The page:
“Even now my witness is in heaven; my advocate is on high.”
~ Job 16:19
We head into Rhema’s IEP meeting in a couple hours.
I am not anxious.
Perhaps it’s because we know our girl is right where she needs to be. And I’m confident that her school placement will remain as is for another year. Perhaps it’s because we trust her team of teachers and therapists completely.
Still, there’s such emotion attached to the IEP meeting – something I cannot really articulate. The lump in the throat. The pit in the stomach. The shock that I’m still shocked that we’re even there. And that the child we’re talking about so intently is my little girl, my Rhema.
I can never walk into one IEP meeting, without thinking of all the meetings in the past…
I’ll never forget the day we met with the local school district to discuss Rhema’s academic setting.
“I thought I was totally prepared for this,” I said on the phone to my mother before the meeting. “But now I think we should have hired an advocate. Someone who understands it all better than I do and will speak for us when we can’t, and stand in our place. We need someone in the know to represent Rhema’s best interests.”
My mother, a retired special education teacher who’d participated in a bajillion IEP meetings during her career, said simply,
“You do have an Advocate.”
When we arrived at the meeting, the Out of District Coordinator had just finished observing Rhema in her substantially separate pre-school classroom. She shared testing results with us, noting that they’d been largely unsuccessful in conducting any testing with Rhema.
I began making my case for why we believed our 3-year old little girl needed to outplaced – in a school specifically for children with special needs. We’d visited a number of schools, and honestly I’d been scared to death. Most of the students were in their teens and their autism – their need for support – had startled me. At the time, the last thing in the world I wanted to do was send my baby off to a private autism school. But I knew it’s what she needed, I knew she was drowning in her current school setting.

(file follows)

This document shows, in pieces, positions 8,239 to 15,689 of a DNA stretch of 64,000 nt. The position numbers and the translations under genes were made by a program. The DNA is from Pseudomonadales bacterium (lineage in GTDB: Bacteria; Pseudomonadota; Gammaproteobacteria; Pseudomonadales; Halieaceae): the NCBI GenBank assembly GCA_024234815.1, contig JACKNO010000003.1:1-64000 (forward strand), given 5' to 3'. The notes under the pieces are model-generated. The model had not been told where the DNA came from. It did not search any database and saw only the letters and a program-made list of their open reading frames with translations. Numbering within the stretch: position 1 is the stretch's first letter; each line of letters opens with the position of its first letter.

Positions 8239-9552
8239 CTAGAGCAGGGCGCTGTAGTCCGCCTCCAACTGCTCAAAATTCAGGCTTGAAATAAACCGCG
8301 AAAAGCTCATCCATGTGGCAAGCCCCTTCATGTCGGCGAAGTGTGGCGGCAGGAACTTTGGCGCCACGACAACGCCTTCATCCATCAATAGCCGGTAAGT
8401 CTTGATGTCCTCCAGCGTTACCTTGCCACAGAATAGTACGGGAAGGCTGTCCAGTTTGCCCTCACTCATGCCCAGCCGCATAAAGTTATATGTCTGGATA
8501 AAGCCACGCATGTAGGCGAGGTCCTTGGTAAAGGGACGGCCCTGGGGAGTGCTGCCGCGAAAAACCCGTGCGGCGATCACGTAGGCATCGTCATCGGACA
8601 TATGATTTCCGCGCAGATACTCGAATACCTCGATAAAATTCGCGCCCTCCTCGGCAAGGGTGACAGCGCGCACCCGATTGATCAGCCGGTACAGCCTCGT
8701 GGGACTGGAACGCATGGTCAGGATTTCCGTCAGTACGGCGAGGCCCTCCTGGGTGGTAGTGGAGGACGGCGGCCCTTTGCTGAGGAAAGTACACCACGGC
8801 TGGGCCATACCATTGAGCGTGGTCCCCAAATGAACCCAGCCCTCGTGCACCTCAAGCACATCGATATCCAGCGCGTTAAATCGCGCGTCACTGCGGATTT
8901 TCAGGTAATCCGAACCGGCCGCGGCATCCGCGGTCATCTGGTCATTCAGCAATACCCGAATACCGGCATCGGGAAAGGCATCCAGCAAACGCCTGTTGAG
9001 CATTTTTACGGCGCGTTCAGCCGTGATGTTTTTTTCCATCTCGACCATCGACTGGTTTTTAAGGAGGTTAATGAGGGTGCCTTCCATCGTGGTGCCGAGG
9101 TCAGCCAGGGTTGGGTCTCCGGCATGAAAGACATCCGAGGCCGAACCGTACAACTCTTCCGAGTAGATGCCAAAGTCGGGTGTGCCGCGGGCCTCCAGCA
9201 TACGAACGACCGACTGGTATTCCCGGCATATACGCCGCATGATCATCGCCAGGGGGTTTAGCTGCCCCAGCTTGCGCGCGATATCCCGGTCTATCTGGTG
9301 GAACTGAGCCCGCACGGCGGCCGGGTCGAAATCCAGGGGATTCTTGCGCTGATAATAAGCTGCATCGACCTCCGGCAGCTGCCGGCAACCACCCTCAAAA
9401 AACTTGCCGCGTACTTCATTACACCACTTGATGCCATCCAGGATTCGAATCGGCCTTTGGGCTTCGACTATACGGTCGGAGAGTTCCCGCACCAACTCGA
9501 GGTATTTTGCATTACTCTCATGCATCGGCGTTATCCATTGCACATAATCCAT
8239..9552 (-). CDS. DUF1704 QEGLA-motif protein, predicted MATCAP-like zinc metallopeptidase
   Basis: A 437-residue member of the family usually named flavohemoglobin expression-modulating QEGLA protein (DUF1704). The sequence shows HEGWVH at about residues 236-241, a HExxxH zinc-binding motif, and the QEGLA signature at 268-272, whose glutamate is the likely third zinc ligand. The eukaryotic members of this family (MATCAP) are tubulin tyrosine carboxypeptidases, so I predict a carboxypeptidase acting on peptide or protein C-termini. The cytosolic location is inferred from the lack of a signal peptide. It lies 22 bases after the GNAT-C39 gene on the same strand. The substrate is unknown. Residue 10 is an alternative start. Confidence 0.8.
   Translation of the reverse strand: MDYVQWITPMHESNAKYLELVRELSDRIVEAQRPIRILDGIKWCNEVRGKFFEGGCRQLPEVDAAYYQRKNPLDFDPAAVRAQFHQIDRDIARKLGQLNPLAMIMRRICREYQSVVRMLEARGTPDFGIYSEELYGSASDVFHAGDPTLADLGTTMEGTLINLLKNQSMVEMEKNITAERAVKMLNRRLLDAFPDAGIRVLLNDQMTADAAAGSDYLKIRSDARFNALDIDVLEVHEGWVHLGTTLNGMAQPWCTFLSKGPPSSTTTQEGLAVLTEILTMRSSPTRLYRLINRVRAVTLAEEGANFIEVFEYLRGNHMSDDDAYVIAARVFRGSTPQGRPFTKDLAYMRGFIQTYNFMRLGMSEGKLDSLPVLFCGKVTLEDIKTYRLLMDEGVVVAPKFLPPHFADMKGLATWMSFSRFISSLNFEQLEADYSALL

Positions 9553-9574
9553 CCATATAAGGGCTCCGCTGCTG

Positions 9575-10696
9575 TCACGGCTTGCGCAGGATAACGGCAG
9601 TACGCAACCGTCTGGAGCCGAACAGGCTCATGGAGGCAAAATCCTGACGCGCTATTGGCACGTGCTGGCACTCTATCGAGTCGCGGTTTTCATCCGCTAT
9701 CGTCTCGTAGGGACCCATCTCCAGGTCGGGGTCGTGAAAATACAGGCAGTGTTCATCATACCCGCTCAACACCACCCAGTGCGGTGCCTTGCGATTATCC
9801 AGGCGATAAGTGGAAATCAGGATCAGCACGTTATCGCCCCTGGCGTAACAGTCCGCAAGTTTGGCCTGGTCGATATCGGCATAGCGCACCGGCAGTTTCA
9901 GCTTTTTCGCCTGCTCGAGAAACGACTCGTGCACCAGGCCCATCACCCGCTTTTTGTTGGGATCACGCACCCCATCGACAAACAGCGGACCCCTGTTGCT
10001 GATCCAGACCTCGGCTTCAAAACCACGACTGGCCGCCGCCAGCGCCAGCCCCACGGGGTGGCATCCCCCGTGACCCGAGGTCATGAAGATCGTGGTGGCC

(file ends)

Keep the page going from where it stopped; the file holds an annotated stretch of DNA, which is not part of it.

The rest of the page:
So I stuffed down my fears, put on my Mama Bear face and detailed our concerns about the current program and what we needed to do for Rhema. But the Special Ed Administrator was distracted. I realized she was looking past me. I stopped mid-sentence and turned around to see my husband beside me, dressed in his ACU’s (Army Combat Uniform), quietly crying.
I don’t know what happened after that. I was struck by Brandon’s heartache; fathers grieve, too. The tone in the room changed, like someone had injected tenderness and cooperation into the air, and I knew then for sure that God would take care of us.
By day’s end, the school administration was completely on board with the plan to move Rhema to our school of choice. And again, a couple years later, they supported her move to the wonderful autism school she now attends.
So as we head into today’s IEP, I know we’ll talk about Rhema, her beautiful personality, and our vision for her. I know we’ll celebrate her accomplishments over the past year – she has come so far! I know we’ll examine the areas in which she struggles and strategies to help her overcome those challenges. I know we’ll discuss in depth, the plans and goals for the next year. I will be excited about the new programs and new skills she’ll learn… I have every confidence she will succeed in her own Rhema way. I will try not to be sad that she still can’t do x, y, and z, and that there has to be such an elaborate plan to help her learn.
And call me crazy but I will look over at the empty chair at the table, and know that even as our hearts hurt a little, we are not alone. The Advocate will be there.